The husband of U.S. House Speaker Nancy Pelosi (D-Calif.) made his first public appearance since being attacked in October inside their California home.
Paul Pelosi, 82, attended a ceremony at the Kennedy Center for the Performing Arts in Washington, D.C., on Dec. 4.
David Rubenstein, chairman of the center’s board, introduced Speaker Pelosi and both she and her husband stood up and waved to the cheering crowd.
Paul Pelosi was wearing a black hat and a glove on his left hand. He waved with his left hand while holding hands with his wife, then waved with his other hand.
The screen then cut away to U.S. Supreme Court Chief Justice John Roberts, who was among those cheering.
Paul Pelosi did not speak to the crowd.
Paul Pelosi was attacked early Oct. 28 inside the Pelosi residence in San Francisco by a man who intended to kidnap his wife, according to local and federal authorities. The man, David DePape, later struck Paul Pelosi with a hammer in front of police officers who responded to a 911 call, according to charging documents.
Authorities have withheld the call itself, body camera video, surveillance footage, and other evidence.
Nancy Pelosi was in Washington at the time of the attack, according to her office and the U.S. Capitol Police.
DePape, an illegal immigrant from Canada, has pleaded not guilty to charges filed against him, including attempted murder.
Paul Pelosi underwent surgery to repair a skull fracture and address “serious injuries” to his right arm and hands, a spokesman for the speaker said shortly after the attack.
Paul Pelosi was released from the hospital on Nov. 3.
Kennedy Center Ceremony
Sunday’s ceremony was to recognize the achievements of some of the nation’s artists.
It “serves for millions of American arts lovers as the year’s crowning event, paying tribute to our nation’s preeminent artists with performances by the great stars of today who have followed in their footsteps,” according to the center.
Past honorees include actor Morgan Freeman, director Clint Eastwood, and the performing artist Cher.
The new honorees were actor George Clooney, singer-songwriter Amy Grant, singer Gladys Knight, composer Tania Leon, and rock band U2.
President Joe Biden, who was seated in a box near the Pelosis, delivered remarks.
He said the honorees were “truly exceptional.”
Biden later touched on U2, saying the band “has spoken and sung about the unspeakable cost of hate and anger and division—the pain, the suffering, the denial of freedom, the senseless loss of life, and the inhumanity we inflict on one another as nations, as people, and in our own lives.”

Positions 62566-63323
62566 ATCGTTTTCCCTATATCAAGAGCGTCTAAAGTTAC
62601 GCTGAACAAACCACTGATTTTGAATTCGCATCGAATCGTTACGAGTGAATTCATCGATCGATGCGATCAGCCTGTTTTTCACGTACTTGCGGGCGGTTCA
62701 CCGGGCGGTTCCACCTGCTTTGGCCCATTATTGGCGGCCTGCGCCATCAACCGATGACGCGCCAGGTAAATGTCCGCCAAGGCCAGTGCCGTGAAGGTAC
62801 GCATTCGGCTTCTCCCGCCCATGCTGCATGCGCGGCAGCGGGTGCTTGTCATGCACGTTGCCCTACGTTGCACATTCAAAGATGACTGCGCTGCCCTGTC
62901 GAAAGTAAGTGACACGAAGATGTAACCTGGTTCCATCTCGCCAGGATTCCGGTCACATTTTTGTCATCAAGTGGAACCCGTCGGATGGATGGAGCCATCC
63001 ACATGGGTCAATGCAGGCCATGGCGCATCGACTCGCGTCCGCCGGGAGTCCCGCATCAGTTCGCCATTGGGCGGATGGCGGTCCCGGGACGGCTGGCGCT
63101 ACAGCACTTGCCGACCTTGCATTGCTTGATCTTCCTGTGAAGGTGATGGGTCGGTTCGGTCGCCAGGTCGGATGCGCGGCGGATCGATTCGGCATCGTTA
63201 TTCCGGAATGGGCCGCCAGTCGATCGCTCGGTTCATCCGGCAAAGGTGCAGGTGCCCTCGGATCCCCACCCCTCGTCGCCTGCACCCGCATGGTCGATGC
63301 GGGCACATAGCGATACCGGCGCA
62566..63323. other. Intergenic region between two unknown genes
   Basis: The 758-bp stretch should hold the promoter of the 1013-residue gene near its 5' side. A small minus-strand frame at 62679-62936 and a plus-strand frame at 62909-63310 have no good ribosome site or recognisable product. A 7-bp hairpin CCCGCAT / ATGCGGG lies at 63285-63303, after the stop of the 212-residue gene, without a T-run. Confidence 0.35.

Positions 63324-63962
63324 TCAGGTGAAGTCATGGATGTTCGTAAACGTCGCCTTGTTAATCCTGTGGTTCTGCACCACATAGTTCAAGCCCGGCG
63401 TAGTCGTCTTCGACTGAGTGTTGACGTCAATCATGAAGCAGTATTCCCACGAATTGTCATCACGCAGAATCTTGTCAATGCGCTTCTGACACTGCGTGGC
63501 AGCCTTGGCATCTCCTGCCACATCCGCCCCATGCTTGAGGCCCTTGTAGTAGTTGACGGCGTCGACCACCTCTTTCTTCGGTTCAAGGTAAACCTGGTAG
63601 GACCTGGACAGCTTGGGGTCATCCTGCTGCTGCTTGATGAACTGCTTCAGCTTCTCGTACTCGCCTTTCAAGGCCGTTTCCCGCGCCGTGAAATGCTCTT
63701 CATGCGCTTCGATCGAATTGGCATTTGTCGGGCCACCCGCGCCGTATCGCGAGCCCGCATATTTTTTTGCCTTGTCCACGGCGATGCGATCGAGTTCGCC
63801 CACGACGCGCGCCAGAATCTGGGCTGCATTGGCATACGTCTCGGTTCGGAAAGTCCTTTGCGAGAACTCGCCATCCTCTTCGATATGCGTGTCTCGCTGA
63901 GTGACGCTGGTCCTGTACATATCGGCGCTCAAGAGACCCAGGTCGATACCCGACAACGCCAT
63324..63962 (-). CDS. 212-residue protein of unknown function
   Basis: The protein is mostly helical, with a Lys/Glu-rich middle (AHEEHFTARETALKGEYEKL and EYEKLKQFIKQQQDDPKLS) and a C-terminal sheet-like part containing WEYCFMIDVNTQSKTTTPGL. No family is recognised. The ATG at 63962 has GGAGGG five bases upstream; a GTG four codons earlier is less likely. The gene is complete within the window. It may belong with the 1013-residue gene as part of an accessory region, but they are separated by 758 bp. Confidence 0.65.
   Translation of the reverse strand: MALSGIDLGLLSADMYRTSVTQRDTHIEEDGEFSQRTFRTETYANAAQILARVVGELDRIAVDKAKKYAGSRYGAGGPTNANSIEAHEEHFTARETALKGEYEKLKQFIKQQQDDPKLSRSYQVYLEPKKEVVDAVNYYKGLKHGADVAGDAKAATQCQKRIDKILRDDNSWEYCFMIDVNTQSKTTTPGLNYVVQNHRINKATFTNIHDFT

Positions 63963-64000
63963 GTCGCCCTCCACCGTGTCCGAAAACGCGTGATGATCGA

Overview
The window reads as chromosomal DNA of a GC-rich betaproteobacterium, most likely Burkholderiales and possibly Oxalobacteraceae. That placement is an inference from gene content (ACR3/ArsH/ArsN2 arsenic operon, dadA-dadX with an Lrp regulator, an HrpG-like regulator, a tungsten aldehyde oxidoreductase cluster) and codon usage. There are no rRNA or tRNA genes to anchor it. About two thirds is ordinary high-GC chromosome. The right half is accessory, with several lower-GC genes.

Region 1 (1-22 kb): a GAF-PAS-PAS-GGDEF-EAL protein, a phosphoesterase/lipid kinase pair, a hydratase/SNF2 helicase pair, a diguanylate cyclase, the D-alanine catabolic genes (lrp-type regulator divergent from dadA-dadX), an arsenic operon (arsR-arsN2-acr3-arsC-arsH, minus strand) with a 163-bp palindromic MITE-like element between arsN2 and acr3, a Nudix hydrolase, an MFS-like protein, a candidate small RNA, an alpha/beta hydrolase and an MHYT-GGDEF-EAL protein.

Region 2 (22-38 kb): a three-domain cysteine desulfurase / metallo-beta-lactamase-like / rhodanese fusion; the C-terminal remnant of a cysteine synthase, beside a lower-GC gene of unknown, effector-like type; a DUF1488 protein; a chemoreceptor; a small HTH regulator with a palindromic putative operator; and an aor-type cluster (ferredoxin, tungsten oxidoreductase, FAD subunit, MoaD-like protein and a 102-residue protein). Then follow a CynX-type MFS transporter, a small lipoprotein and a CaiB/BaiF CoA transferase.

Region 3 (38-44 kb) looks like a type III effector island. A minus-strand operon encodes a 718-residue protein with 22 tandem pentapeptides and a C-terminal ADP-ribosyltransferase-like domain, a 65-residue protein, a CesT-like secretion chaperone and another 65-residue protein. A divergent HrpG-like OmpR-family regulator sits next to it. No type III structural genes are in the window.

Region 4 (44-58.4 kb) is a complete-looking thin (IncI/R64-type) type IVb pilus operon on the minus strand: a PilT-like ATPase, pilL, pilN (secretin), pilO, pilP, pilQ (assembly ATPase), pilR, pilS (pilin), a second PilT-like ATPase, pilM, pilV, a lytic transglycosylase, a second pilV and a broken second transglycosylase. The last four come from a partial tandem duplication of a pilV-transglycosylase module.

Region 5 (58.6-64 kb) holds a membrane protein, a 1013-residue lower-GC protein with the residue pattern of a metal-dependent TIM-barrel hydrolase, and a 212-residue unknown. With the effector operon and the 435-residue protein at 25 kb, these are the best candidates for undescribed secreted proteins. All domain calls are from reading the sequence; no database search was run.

Biden quoted President Abraham Lincoln, who called before the Civil War for Americans not to see each other as enemies, adding, “we would do well to remember it today.”
“At a moment when there’s too much hate, too much anger, too much division here in America and, quite frankly, around the world, we have to remember today, as their song goes: ‘We’re one, but we’re not the same. We get to carry each other,’” Biden said, attempting to quote one of U2’s songs. The actual lyrics are, “One life, but we’re not the same.”
“Congratulations to you and your wonderful families. And thank you for showing us the power of the arts in ‘We the People,’” Biden concluded.
Government Seeks More Time to Process Discovery in Case
DePape is being prosecuted separately by California authorities and government prosecutors.
In a status hearing at the U.S. courthouse in San Francisco on Nov. 30, federal prosecutors asked for more time to review “substantial discovery,” or evidence, in the case against the suspect, Courthouse News reported.
Prosecutors did not detail the evidence.
Laura Vartain, one of the prosecutors, said that the process should be done by the end of the year, and asked for Feb. 8 to be the next court date.
U.S. District Court Judge Jacqueline Scott Corley, the Biden appointee overseeing the case, agreed. The next event in the case is a status conference that day, according to the court docket.
Corley also asked about coordination between state and federal prosecutors. Vartain said that she has been speaking often with San Francisco authorities.
DePape is facing assault and attempted kidnapping charges on the federal level. The charges carry up to 50 years in prison. He pleaded not guilty to the charges during a hearing in mid-November.
DePape was charged with attempted murder, elder abuse, assault with a deadly weapon, and other charges by local prosecutors. DePape has also pleaded guilty to those charges. He faces up to life in prison if convicted.